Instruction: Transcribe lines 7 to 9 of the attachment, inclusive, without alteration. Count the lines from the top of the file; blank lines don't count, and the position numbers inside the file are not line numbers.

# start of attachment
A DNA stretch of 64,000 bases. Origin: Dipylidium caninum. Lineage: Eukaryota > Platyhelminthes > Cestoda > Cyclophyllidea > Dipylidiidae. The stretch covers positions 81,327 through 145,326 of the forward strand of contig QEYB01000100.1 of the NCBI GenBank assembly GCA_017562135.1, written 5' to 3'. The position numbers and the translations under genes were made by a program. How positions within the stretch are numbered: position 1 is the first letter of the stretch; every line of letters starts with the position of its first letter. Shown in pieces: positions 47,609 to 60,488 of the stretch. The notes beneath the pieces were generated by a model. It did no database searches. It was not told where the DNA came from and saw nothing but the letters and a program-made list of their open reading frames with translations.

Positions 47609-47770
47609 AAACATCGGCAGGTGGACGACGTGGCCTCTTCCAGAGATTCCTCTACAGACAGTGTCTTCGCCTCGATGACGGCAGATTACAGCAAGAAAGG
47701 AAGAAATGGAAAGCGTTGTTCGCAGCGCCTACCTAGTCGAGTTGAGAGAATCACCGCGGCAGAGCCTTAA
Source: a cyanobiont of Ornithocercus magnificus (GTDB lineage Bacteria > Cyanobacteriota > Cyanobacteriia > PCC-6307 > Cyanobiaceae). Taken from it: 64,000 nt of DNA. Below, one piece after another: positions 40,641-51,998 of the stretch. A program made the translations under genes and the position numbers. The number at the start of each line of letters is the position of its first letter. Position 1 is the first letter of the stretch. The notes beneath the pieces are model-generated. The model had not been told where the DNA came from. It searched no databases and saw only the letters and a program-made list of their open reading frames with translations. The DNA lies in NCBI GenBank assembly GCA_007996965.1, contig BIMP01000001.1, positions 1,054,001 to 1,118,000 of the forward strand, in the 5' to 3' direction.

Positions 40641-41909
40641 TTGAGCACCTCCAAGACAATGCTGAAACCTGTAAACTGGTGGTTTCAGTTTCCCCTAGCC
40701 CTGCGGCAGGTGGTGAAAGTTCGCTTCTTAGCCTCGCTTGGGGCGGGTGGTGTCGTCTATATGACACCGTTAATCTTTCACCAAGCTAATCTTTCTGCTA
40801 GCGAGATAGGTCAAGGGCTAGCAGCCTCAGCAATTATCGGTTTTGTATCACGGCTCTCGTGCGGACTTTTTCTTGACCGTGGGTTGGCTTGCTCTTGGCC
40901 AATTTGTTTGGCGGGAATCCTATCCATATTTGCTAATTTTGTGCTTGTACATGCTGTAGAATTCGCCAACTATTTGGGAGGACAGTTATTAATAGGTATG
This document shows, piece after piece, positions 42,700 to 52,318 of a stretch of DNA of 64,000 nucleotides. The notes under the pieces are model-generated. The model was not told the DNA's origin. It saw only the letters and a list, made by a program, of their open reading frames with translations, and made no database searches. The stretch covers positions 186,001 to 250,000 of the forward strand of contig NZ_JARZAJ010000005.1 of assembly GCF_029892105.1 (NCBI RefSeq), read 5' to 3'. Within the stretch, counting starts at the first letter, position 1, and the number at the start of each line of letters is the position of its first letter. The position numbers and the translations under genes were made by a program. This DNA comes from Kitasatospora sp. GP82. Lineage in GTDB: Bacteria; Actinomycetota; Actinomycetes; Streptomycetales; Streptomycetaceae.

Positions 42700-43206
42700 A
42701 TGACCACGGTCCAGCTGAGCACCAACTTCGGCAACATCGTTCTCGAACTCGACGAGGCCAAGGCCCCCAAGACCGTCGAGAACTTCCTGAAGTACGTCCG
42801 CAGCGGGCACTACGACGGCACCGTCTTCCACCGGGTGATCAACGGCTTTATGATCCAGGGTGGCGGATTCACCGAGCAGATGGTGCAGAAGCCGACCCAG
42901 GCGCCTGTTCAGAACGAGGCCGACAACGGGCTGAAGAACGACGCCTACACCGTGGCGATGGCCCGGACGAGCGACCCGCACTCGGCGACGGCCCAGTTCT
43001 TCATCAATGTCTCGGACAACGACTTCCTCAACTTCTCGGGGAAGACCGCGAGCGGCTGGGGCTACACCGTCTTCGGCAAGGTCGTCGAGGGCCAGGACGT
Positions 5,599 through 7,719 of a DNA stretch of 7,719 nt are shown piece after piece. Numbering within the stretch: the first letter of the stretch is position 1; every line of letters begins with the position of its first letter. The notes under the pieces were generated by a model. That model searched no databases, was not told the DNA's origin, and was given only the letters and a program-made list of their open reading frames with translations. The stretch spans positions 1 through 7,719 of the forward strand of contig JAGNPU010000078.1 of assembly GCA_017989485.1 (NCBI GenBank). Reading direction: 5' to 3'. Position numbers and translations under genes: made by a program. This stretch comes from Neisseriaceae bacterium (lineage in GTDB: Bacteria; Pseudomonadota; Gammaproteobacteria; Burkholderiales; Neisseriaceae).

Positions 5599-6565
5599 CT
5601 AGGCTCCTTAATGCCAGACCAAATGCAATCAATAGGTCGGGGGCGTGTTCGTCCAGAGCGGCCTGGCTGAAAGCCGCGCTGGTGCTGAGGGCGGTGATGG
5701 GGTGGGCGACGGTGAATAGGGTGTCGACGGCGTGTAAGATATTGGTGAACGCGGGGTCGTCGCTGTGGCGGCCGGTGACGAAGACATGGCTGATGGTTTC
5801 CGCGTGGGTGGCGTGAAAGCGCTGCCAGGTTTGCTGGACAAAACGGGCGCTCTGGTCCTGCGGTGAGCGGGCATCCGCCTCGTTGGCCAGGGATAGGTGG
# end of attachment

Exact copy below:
40641 TTGAGCACCTCCAAGACAATGCTGAAACCTGTAAACTGGTGGTTTCAGTTTCCCCTAGCC
40701 CTGCGGCAGGTGGTGAAAGTTCGCTTCTTAGCCTCGCTTGGGGCGGGTGGTGTCGTCTATATGACACCGTTAATCTTTCACCAAGCTAATCTTTCTGCTA
40801 GCGAGATAGGTCAAGGGCTAGCAGCCTCAGCAATTATCGGTTTTGTATCACGGCTCTCGTGCGGACTTTTTCTTGACCGTGGGTTGGCTTGCTCTTGGCC